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Old 09-04-2008, 08:02 AM   #4
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Quote:
Originally Posted by sachiwilson View Post
Oh, Ken.

Silver, he's giving you a line with that bit about opening up the exhaust. That would make it run worse (and get poorer mileage to boot.)

Four accurate and concise answers with only 1 smartass remark is a damn good ratio around here.
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Old 09-04-2008, 08:08 AM   #5
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Alot of shops are targeting fuel consumtion as a normal maintenance procedure these days. Ask your local dealer if they have an Exhaust Gas Analyzer that will insure your getting the best mileage possible.

Other than that, the only other problem I see is the whole abs thing?
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Old 09-04-2008, 10:18 AM   #6
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The Suzuki GS650F is fuel-injected. It's a bit heavy; the claimed dry weight is 476 pounds.
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Old 09-04-2008, 11:28 AM   #7
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Quote:
Originally Posted by MOKE1K View Post

Other than that, the only other problem I see is the whole abs thing?

I'm pretty happy with ABS, granted the linked power assisted set-up on my R1150RT stunk but I've heard good reviews on the Bandit version and the ABS on my bagger works great. It may be no good for racing but street riding specially in the rain it's a Godsend. When the poop hits tha Parasol you just drop the anchor, no muss no fuss.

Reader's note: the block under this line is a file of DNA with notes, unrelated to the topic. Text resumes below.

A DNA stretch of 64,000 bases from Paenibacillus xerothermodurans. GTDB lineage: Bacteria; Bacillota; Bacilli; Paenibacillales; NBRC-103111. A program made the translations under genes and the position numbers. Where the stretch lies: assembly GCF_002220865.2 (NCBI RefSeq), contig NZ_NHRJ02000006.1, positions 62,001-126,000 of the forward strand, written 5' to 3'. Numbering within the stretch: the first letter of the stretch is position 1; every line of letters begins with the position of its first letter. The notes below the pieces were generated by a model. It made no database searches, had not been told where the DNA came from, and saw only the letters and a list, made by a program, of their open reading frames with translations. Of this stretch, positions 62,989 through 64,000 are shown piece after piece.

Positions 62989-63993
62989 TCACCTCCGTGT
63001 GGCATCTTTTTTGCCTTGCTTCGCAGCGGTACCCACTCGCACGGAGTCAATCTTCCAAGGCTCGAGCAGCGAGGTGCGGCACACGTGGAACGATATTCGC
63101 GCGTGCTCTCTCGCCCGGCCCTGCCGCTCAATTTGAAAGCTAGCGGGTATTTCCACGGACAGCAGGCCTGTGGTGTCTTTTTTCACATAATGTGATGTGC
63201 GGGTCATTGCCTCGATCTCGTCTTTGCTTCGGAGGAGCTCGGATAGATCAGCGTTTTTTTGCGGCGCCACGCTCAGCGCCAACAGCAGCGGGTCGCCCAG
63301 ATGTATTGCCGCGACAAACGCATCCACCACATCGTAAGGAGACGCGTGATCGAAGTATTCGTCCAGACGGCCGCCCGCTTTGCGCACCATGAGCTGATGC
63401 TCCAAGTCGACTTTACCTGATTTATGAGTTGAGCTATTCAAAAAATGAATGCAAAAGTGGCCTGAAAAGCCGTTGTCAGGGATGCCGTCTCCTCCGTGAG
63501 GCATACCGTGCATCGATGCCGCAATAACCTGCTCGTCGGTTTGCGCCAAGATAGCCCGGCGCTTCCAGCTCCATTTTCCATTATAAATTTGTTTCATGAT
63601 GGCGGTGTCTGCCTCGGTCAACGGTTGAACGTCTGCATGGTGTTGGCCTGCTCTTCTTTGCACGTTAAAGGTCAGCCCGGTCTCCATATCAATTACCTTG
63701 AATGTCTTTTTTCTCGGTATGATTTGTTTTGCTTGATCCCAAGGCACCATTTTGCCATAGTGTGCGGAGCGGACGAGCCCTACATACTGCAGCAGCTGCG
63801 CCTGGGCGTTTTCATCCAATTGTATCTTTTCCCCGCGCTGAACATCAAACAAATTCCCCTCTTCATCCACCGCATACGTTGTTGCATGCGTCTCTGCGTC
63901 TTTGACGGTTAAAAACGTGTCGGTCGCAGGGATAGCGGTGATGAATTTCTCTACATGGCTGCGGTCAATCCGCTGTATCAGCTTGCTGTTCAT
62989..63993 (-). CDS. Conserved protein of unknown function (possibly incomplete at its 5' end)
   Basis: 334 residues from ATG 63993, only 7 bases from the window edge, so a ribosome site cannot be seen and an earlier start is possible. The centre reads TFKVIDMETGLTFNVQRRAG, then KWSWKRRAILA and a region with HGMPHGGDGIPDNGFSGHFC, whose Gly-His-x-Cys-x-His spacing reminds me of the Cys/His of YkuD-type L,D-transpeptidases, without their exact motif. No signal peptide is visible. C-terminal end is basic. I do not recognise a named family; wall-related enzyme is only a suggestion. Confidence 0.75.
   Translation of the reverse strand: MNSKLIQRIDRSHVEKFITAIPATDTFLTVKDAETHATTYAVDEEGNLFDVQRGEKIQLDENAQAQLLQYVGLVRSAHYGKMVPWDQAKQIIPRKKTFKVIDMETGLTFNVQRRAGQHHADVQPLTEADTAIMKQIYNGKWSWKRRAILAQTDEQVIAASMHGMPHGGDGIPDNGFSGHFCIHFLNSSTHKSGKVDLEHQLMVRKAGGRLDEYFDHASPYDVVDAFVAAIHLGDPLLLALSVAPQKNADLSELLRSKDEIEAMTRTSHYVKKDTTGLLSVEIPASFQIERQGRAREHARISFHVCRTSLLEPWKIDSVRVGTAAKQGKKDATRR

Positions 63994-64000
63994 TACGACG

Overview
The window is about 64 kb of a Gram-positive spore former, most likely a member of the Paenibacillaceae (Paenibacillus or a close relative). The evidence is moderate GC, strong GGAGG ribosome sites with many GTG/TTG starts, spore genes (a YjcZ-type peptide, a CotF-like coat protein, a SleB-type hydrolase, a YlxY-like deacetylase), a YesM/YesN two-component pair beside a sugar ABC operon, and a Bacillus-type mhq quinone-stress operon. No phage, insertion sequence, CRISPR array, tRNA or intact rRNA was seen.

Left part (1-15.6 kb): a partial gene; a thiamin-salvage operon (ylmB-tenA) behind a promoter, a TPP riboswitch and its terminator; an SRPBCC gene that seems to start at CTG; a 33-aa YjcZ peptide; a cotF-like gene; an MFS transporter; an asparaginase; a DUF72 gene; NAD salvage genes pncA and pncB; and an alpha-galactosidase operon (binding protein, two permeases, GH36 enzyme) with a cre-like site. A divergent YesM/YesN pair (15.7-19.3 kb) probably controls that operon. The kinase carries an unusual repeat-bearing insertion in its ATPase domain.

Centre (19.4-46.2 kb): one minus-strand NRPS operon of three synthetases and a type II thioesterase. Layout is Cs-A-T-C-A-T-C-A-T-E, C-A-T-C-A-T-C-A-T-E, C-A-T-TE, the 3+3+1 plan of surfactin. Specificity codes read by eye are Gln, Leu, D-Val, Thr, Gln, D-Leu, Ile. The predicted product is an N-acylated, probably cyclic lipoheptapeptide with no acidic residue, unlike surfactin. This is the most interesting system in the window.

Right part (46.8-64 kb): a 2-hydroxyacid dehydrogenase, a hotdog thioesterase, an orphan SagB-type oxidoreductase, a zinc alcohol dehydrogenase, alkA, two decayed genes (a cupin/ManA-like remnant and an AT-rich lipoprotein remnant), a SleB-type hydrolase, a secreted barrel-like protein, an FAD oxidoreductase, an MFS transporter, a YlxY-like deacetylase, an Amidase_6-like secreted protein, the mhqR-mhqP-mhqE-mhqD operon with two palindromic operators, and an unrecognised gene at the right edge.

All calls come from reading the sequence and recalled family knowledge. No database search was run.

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Old 09-04-2008, 11:48 AM   #8
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Yeah, guess I been doing it manually for too long maybe, just dont perfer it. But then again, Iam rarely riding in the rain.
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Old 09-04-2008, 01:14 PM   #9
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Yeah, guess I been doing it manually for too long maybe, just dont perfer it. But then again, Iam rarely riding in the rain.

I agree, I've spent a lot of years practicing and perfecting my braking technique and I think I'm pretty good at it. I ride year round up here and that means a significant amount of time is either in the rain or on wet roads, from my own experiance it's extremely difficult to panic stop in the wet without skidding. Obviously it's better not to have to panic stop in the first place however things don't always play out that way, for those times being able to just hammer the brakes and steer around an obstacle are a lifesaver in my book
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Old 09-04-2008, 03:12 PM   #10
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Yeah if I rode in those conditions I would probly have to switch my prefrence to Abs, Yuck!